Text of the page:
This is a collection of resources involving date/datetime handling in SQL Server. Or, "why is Aaron telling me to use or avoid <x>?"
- BETWEEN shouldn't be used for date range queries, period. I explain why:
- What do BETWEEN and the devil have in common?
- Video : Using BETWEEN for date range queries
- Will you use EOMONTH?
- Even yyyy-mm-dd is unsafe (see this db<>fiddle). Many more details:
- What date/time literal formats are LANGUAGE and DATEFORMAT safe?
- How SQL Server handles the date format YYYY-MM-DD
- Video : Regional datetime formats
- Bad Habits to Kick : Using shorthand with date/time operations
- Video : Datetime shorthand (and other tricks)
@DateTimeVar + 1is fine, but
@DateVar + 1is not. More importantly, datepart abbreviations like W and Y are downright dangerous:
Trimming time and other calculations
- People resolve dates in lots of bad ways;
- FORMAT() is nice and all, but… (also see this series: Part 1 | Part 2)
- What is the most efficient way to trim time from datetime?
- Trimming time from datetime – a follow-up
- Bad Habits to Kick : Mis-handling date / range queries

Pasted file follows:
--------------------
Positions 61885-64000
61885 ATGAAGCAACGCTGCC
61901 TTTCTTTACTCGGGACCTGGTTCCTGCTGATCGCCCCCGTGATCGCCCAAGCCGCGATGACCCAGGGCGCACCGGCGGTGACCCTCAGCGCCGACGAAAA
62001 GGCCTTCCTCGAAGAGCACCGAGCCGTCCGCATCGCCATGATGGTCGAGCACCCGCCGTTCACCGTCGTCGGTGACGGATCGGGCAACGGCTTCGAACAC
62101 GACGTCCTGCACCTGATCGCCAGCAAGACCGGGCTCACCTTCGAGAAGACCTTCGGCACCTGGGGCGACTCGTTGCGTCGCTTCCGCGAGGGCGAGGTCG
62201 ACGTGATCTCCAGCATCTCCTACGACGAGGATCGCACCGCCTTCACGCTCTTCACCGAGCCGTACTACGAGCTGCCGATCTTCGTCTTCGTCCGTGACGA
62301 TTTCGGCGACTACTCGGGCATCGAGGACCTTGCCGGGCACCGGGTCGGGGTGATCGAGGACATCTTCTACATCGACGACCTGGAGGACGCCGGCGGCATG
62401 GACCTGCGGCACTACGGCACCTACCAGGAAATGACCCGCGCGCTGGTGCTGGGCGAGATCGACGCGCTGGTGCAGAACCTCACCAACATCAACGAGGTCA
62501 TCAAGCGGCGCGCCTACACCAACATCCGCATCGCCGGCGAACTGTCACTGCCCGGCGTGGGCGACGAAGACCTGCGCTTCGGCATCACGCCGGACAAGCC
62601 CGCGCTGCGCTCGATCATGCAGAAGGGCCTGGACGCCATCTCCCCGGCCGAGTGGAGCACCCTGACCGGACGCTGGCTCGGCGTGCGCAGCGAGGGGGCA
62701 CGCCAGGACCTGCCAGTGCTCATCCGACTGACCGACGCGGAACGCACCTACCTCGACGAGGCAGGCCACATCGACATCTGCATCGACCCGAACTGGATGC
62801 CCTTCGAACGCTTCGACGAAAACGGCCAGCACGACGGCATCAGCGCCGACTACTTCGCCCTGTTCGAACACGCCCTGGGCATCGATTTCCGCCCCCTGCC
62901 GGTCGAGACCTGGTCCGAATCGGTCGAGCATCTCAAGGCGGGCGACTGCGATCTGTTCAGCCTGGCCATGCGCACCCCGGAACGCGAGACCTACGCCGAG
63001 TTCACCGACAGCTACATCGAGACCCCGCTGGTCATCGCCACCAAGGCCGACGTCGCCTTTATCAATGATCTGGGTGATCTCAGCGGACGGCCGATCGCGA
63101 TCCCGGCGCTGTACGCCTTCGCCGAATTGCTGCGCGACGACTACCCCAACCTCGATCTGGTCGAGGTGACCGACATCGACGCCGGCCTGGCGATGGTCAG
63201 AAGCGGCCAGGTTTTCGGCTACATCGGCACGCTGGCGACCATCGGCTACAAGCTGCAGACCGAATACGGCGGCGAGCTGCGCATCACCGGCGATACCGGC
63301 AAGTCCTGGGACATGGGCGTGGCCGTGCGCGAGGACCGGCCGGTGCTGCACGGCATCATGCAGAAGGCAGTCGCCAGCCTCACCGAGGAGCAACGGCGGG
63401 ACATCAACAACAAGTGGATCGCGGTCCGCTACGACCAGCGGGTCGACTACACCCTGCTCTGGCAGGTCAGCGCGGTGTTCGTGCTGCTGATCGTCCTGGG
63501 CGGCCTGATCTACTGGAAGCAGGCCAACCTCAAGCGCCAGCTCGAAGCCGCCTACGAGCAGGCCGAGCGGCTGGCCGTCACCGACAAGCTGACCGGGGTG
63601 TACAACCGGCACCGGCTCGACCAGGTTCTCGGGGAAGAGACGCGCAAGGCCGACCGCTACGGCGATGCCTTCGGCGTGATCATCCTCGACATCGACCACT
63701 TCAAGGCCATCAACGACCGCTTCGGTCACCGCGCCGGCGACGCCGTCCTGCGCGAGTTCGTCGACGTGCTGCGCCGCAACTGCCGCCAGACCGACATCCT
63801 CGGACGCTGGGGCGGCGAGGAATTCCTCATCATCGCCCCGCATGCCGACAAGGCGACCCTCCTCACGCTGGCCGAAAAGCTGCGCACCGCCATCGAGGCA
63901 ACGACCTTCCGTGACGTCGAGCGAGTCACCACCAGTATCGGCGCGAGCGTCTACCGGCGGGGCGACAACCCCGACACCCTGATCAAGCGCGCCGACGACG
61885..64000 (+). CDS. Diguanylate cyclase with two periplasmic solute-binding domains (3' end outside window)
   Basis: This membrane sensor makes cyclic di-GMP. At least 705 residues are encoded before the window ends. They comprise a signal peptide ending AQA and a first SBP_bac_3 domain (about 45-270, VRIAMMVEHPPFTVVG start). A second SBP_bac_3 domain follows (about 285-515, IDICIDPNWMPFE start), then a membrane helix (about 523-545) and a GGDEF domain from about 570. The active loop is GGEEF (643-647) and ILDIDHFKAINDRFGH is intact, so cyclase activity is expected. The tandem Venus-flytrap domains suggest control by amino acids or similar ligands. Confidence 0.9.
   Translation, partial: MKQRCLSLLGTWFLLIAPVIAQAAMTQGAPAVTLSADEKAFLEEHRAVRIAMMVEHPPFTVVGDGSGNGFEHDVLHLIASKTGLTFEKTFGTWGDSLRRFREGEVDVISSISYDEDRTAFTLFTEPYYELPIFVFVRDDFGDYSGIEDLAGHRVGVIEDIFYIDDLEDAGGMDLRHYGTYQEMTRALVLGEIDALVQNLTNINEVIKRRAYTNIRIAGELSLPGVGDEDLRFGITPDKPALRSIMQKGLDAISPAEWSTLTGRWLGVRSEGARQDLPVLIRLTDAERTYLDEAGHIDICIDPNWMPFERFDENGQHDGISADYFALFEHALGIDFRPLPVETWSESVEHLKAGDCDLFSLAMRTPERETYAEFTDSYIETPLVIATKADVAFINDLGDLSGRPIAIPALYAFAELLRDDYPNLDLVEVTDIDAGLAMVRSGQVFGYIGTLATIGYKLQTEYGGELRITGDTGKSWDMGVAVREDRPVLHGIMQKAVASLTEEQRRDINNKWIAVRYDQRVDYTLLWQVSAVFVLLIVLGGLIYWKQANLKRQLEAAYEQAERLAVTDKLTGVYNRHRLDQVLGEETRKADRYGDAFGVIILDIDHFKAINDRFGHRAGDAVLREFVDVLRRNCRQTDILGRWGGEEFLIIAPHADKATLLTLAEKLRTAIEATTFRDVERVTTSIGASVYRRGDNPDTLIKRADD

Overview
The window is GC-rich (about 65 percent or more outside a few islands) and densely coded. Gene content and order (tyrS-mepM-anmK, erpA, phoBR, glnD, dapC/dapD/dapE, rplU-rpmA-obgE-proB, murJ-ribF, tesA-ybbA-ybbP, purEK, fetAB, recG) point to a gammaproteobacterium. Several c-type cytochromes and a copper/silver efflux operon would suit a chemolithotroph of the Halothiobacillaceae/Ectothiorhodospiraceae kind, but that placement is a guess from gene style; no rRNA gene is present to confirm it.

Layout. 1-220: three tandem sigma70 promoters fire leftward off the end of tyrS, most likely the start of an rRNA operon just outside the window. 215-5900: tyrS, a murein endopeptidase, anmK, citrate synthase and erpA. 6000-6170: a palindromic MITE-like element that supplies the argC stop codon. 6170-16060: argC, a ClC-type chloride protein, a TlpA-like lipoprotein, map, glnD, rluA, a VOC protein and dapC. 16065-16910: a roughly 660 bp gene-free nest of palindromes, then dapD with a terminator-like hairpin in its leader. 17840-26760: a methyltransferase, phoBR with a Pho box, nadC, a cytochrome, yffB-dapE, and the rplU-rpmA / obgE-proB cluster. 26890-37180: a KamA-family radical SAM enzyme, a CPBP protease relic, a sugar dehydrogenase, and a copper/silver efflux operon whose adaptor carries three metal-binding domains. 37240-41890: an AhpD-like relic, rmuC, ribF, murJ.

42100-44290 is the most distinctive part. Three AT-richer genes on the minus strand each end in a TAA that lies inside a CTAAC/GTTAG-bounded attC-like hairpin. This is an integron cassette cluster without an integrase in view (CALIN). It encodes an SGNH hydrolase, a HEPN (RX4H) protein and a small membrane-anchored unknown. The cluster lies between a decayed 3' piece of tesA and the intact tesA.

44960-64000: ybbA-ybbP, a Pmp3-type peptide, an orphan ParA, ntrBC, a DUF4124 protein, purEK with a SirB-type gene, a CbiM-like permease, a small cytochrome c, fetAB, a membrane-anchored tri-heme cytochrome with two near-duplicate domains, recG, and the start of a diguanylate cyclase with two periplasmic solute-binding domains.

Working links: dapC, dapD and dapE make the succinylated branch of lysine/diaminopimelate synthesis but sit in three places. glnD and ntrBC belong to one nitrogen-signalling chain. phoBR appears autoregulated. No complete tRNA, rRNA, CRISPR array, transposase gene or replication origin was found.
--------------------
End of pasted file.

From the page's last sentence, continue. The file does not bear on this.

- Simplify Date Period Calculations in SQL Server
- Find the 3rd Tuesday or last non-weekday in a month
- Build a cheat sheet for SQL Server date and time formats
CONVERTare almost always the best approach:
- More often than not, people are opposed to a calendar table, even though they take up very little space and solve so many problems:
- Creating a date dimension or calendar table in SQL Server
- Using a calendar table in SQL Server – Part 1
- Calendar Table in SQL Server to Identify Date Gaps and Islands
- Create a Calendar Table in SQL Server to Optimize Scheduling Problems
- And finally, a summary of several of the individual points raised above:
- DateTime Best Practices